Grassley Q & A-Q&A on the Sequester with U.S. Senator Chuck Grassley
February 8, 2013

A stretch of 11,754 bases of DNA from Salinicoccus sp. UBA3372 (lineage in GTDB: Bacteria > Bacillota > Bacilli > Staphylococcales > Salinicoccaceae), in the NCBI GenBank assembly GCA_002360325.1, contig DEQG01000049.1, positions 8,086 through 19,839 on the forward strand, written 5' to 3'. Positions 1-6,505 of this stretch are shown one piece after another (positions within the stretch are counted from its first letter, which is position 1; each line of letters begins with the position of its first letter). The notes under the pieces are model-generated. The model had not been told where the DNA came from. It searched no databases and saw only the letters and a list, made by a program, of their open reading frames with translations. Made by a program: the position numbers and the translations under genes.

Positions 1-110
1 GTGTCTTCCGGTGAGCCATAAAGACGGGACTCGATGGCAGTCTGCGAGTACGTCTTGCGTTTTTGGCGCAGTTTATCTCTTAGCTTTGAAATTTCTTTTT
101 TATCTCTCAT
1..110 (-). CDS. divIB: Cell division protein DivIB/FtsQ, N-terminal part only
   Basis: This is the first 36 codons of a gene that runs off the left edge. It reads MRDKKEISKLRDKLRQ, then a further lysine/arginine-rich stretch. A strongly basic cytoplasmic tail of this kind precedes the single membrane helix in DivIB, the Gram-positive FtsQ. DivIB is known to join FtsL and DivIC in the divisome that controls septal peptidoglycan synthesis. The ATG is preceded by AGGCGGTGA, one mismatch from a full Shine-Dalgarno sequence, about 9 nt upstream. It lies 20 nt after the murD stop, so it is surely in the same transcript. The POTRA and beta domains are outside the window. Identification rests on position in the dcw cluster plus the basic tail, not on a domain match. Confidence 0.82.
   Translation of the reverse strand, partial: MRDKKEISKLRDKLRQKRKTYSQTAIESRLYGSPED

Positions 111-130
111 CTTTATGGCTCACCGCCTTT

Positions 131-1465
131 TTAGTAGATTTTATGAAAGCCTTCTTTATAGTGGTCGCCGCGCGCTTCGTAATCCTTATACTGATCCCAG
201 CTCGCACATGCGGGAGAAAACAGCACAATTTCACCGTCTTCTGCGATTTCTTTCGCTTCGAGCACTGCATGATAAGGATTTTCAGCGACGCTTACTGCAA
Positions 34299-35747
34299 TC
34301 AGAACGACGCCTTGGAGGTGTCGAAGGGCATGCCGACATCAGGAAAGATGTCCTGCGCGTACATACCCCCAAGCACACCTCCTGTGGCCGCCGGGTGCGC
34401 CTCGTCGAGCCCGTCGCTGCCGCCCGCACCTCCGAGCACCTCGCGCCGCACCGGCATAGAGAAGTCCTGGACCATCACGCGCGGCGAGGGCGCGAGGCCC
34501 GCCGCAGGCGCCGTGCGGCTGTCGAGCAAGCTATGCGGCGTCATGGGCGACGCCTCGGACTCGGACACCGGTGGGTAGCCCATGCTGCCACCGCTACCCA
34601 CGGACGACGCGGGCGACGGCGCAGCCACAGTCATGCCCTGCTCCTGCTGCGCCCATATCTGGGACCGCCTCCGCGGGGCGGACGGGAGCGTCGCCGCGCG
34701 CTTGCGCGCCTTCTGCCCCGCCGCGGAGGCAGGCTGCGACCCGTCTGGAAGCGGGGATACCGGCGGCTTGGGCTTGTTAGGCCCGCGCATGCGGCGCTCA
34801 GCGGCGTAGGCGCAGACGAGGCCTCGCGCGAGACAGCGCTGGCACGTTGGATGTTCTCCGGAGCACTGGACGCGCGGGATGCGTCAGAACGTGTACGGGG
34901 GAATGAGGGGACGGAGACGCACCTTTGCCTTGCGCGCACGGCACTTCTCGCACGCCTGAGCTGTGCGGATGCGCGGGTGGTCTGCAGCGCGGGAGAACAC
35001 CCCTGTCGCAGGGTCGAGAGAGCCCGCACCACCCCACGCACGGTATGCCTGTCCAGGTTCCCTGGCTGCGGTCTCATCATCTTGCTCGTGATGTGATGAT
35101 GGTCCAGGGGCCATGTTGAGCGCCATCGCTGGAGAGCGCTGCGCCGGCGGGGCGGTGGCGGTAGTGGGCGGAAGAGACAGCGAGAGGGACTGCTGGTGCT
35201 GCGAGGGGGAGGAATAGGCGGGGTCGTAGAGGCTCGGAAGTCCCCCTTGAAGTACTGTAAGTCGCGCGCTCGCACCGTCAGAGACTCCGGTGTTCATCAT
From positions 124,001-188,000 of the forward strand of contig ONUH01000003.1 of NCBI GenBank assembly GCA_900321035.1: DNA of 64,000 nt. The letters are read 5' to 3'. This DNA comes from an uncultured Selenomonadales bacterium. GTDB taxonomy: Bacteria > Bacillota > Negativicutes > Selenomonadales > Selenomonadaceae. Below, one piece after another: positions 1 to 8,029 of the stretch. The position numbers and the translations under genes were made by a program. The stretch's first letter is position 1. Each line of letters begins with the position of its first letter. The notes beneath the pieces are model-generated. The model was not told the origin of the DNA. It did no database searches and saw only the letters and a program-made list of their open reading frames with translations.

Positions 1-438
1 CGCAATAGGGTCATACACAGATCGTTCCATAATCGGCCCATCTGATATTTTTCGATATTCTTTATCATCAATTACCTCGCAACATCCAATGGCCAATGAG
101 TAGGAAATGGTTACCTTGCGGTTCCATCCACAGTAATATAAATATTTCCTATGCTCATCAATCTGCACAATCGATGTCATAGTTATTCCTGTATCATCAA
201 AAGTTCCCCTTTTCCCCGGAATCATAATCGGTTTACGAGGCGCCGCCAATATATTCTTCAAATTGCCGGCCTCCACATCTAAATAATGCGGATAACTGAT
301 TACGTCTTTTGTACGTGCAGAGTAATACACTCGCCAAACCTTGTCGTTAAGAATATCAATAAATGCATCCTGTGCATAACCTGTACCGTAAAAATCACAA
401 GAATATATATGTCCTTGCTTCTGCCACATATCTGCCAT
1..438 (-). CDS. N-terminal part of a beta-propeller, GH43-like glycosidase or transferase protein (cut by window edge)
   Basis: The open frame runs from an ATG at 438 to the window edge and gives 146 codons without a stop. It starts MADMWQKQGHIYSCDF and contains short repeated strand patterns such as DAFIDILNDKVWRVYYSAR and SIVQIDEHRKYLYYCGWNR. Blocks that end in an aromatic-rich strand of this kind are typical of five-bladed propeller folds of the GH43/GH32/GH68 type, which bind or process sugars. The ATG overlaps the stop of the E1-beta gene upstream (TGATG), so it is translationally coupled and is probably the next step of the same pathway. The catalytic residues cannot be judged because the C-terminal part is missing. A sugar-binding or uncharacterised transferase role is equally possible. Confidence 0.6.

Q: What exactly is sequestration? A: Sequestration is a process of automatic, largely across-the-board permanent spending reductions. The process was created in 1985 in the Gramm-Rudman-Hollings Act. More recently, Congress included sequestration as an enforcement tool in the Budget Control Act of 2011. The automatic spending cuts established in the 2011 law are scheduled to begin this year on March 1. Totaling $1.2 trillion over a ten-year period, half the cuts are allocated to defense, and half the cuts are spread among non-defense programs of the federal government. A number of programs are exempt, including Social Security and Medicaid, refundable tax credits to individuals, low-income programs such as the Children’s Health Insurance Program, Supplemental Nutrition Assistance Program, Temporary Assistance for Needy Families, Supplemental Security Income, and all programs administered by the Department of Veterans Affairs. I voted against the plan in 2011 because it accompanied an enormous expansion in government debt, delayed meaningful long-term spending reductions, and left open the possibility of tax increases. Q: Do you share concerns that the defense cuts will be too deep? A: The Armed Services Committee in the U.S. House of Representatives has analyzed the impact of the scheduled sequestration and found that the cuts would reduce the U.S. military to its smallest size since before World War II. President Obama’s Secretary of Defense, Leon Panetta, said this month that letting the sequester go into effect would be “shameful and irresponsible” and it would “damage the readiness” of the United States. In carefully limiting the powers of the federal government, America’s founders made clear that the federal government’s primary purpose was defense and national security. By remaining strong enough to deter possible aggression, the U.S. military provides stability and peace. No doubt spending reductions are necessary from every part of the federal government, including defense, and not one dime more than necessary should be spent. I’ve got a long history of conducting oversight of Pentagon waste, fraud, and abuse in order to make sure defense dollars are spent wisely. However, the budget for the Department of Defense makes up 20 percent of the federal budget, and the sequester has it absorbing 50 percent of the cuts. The scheduled sequester will result in massive across-the-board defense spending reductions without allowing for strategic, national security guided re-adjustments. The sequester comes on top of $487 billion in savings over 10 years now being implemented by the Pentagon, including $45 billion in the current fiscal year. Q: What are the chances of Washington changing the plan? A: About the 2011 law that he signed, President Obama said the sequester was a “forcing mechanism.” In response to broad-based support for an alternative approach to spending reductions, the House of Representatives twice passed legislation in 2012 to replace the across-the-board cuts of the sequester with other spending reforms to achieve necessary budget savings. At this point, the Senate Majority Leader has not responded to efforts to work on a plan for alternative spending reductions. On the campaign trail last year, President Obama said the cuts “will not happen,” but he has not proposed an alternative to the sequester. Above all, it is time for Congress and the President to focus on the spending discipline needed to restore confidence among investors and job creators. In 2009 and 2010, non-defense discretionary spending increased by 24 percent, and record level government spending didn’t fix record-level unemployment. In addition, long-term reforms to Medicare and Medicaid are needed to save the programs and make them sustainable for taxpayers. You can’t raise taxes high enough to fix these problems and create an environment for a strong economy.
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